Thursday, October 20, 2011

NOM exploited the Civil Rights Movement in California case loss

More details are emerging from today's court case in California in which the National Organization for Marriage and the other organizations forming the group lost the bid to keep its donor identities secret.

And there is one detail which stands out. In its attempt to keep its donor list secret, compared itself to the NAACP during the height of the Civil Rights Movement.

According to The Sacramento Bee:

Joe La Rue, a lawyer for the group (Protect, said in oral arguments today that those donors would remain exposed to harassment "so long as these names are perpetually kept on the state's website."

. . . California law requires the disclosure of the identity of anyone who contributes $100 or more to a campaign. said the $100 limit was too low, and it claimed it qualified for an exception to disclosure laws once granted by the U.S. Supreme Court to the National Association for the Advancement of Colored People and the Socialist Workers Party.

The article goes on to say that the judge presiding over the case, U.S. District Judge Morris England, Jr. was very skeptical about this:

The Socialist Workers Party involved relatively few people, he said, and belonging to the NAACP in the early 1950s "could cause you to be killed." In contrast, he said, Proposition 8 proponents not only enjoyed the support of millions of people, but prevailed in the election.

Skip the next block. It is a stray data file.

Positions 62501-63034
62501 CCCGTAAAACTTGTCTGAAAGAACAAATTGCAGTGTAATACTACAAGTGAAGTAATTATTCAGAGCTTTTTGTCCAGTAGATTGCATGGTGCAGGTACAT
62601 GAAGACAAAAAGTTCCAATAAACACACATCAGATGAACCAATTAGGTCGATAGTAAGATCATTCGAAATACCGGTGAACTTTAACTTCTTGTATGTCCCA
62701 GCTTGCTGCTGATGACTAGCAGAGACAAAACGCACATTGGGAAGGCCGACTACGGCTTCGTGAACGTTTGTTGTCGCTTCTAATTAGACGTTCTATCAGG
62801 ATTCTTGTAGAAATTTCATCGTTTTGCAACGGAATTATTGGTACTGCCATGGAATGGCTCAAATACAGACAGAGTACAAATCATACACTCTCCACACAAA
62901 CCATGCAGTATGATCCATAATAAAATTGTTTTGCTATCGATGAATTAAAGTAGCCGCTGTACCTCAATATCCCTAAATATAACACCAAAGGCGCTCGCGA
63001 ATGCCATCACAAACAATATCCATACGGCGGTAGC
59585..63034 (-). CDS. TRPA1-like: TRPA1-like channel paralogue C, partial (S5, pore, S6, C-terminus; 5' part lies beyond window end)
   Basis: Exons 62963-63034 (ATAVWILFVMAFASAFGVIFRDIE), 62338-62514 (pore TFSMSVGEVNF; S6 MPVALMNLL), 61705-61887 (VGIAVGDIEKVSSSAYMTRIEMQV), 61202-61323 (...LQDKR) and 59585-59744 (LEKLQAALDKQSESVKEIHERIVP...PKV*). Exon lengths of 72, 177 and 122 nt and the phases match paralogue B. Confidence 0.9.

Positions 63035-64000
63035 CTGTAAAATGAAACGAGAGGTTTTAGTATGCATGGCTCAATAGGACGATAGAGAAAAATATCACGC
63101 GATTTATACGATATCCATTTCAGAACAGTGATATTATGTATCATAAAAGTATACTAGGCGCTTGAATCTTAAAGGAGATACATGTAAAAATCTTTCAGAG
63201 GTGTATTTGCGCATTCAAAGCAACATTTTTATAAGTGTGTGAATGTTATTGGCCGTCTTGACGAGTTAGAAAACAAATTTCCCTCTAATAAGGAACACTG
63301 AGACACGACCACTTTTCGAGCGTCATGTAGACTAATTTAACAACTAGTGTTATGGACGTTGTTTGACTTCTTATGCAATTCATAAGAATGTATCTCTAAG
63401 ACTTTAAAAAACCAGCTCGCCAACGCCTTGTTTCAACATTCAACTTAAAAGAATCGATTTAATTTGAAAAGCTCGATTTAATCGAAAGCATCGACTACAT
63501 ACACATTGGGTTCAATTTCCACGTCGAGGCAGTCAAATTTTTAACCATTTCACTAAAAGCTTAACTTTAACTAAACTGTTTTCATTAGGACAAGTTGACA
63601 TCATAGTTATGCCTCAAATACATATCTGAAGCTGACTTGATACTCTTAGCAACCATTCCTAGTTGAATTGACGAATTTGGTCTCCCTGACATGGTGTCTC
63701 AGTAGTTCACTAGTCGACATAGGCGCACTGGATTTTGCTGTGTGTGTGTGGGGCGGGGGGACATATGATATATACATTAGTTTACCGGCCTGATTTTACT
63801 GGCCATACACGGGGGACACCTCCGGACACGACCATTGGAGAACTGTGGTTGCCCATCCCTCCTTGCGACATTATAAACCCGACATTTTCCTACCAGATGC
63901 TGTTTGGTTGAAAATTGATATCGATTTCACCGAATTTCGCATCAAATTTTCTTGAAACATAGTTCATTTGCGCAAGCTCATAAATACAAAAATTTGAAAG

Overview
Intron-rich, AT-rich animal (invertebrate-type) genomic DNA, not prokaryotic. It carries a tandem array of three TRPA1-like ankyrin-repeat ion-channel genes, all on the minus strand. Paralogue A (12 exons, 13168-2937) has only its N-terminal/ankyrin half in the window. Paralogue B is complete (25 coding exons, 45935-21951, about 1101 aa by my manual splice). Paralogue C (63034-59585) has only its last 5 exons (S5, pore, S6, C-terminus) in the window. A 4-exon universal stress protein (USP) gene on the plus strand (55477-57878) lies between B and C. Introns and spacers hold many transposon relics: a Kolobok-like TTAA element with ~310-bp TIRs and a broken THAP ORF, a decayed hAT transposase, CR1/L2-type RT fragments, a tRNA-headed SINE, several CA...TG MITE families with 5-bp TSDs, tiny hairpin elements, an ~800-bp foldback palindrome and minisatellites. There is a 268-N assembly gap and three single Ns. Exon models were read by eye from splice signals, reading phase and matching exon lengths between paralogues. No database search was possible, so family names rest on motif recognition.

England's skepticism probably had to do with the evidence which was given to him as "proof" of harassment:

The judge read from a batch of declarations in which people claimed yard signs were stolen, that they received harassing phone calls, or, in one case, that people protested outside someone's business. "That's the extent of what happened," he said.

The article goes on to say even in the face of England's skepticism,'s lawyer continued to push the comparison, even bringing up segregation and "Jim Crow" laws.

So in the world of NOM, someone protesting your business or stealing your yard sign is the equivalent of getting shot to death in your front yard (Medgar Evers) or being beaten half bloody (Fannie Lou Hamer).

The irony of NOM's defense is stark when one takes into account how in New York, Maryland, and North Carolina, the organization used black pastors to claim the gay community is trying to "piggyback" on the struggles of African-Americans during the Civil Rights Movement.

It definitely proves that in this fight over marriage equality, there is exploitation of the Civil Rights Movement and the African-American community in general.

But it's not coming from the gay community.

Bookmark and Share

No comments: